Sounds too easy, right? Not so fast. Source code and natural languages both could be sequences, but they are not the same. In human languages, the number of words is usually limited. For example, the most frequent 10,000 words are usually sufficient to represent the entire English language, and any word outside that list can be ignored as less important. This is good for neural networks because neural networks require you to give it a fixed set of vocabulary. Why? Well, a neural network is basically some matrices, and training a neural network is tweaking each matrix. Before defining a neural net, we must decide the size of the matrix. The following figure shows a very rough visualization of how words are represented as vector in any neural model, not only seq2seq. Because the middle matrix has to be defined, the number of words in our vocabulary (left vector) must be fixed from the beginning.
But this brings us to the next challenge in designing a neural model for source code, the number of possible vocabulary in source code is infinity because variable, function, class, or any identifier names can be arbitrary, and our model has to understand all of them equally. That means, our model should understand, “int x = 0;” just as good as “int numberOfPacketSentPerSecond = 0;”. So how do we make a neural network which must have a fixed size vocabulary to handle an infinite number of words? Both Tufano et al. and SequenceR proposed two different ways of solving this problem.
Tufano et al. 2019 solved the infinite variable problem by, well how should I put it, by not solving it. They did a clever trick by replacing all variable names with a generic identifier token. For example, the first variable of the code becomes VAR0, second variable becomes VAR1, and so on. Thus whether the variable name is x, or numberOfPacketSentPerSecond, the model will only see it as VAR0, VAR1, etc. And usually there are finite number of variables in a code, so the model never have to deal with the messy world of identifier naming.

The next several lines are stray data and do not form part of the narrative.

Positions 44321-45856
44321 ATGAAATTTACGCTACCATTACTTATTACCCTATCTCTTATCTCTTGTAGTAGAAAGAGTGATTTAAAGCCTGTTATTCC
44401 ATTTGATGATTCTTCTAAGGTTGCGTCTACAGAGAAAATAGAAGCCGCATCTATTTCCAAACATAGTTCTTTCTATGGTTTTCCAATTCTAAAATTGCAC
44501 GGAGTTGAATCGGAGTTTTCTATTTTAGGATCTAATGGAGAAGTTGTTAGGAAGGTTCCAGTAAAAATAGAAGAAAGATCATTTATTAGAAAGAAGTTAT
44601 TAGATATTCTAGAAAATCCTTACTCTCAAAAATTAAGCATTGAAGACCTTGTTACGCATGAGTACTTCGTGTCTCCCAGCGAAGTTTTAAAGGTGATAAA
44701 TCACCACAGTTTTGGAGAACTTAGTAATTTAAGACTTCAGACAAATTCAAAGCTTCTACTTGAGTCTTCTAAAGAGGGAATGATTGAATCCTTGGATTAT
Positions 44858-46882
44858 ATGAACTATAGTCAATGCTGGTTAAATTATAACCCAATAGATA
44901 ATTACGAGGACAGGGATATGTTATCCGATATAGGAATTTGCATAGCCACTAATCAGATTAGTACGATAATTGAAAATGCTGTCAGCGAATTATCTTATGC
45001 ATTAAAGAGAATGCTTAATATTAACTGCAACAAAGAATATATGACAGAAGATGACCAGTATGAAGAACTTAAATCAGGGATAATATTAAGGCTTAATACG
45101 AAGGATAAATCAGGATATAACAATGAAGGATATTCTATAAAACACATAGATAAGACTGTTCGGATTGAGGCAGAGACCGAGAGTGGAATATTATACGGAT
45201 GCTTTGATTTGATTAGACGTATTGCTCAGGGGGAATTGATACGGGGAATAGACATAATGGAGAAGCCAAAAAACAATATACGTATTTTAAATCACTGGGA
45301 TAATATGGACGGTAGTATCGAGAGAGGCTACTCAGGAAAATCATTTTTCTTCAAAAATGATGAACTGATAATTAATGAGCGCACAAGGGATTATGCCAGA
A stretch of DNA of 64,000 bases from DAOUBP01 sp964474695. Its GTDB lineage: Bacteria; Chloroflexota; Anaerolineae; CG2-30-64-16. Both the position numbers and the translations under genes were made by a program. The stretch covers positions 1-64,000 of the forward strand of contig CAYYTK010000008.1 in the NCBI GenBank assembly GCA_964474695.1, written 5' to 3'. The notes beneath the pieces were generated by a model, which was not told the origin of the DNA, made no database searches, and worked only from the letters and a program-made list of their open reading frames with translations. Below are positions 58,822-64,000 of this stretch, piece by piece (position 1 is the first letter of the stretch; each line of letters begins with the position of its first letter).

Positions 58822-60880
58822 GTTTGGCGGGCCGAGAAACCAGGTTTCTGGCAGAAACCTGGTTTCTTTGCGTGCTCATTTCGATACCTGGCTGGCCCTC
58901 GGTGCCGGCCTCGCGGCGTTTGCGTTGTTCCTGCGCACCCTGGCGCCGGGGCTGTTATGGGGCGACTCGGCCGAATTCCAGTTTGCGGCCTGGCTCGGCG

SequenceR found another clever idea. This unknown variable problem has been a problem in Natural Language as well. Such as place and people names in Natural Language data are also kind of arbitrary (model trained with “New York is a beautiful city” also have to work well for “Rajshahi is a beautiful city”). So this problem is already somewhat solved in Natural Language Processing with a technique called Copy Mechanism. What it does is if it sees an unknown token in the input, it learns to copy that word directly to the output, even if it is not in the vocabulary. More on this paper.
Alright, enough about other people’s work! In Review4Repair, we took SequenceR’s idea of using Copy Mechanism for solving unknown vocabulary problem, used a pointer generator network (i.e. the fancier seq2seq model), and trained it on a data with buggy code and a code review comment as input, and the code fix as output (<comment + defected code , fixed code>). If you are an expert in seq2seq models, you might be saying in your head, “But Masum, comment and code are totally separate modalities, one is natural language the other is a programming language. If you add them together, how would your model know which is which?” Don’t worry expert person, we took care of that by adding 4 special tokens marking the beginning and end of both comment and code. So, here is how the input looks like in practice,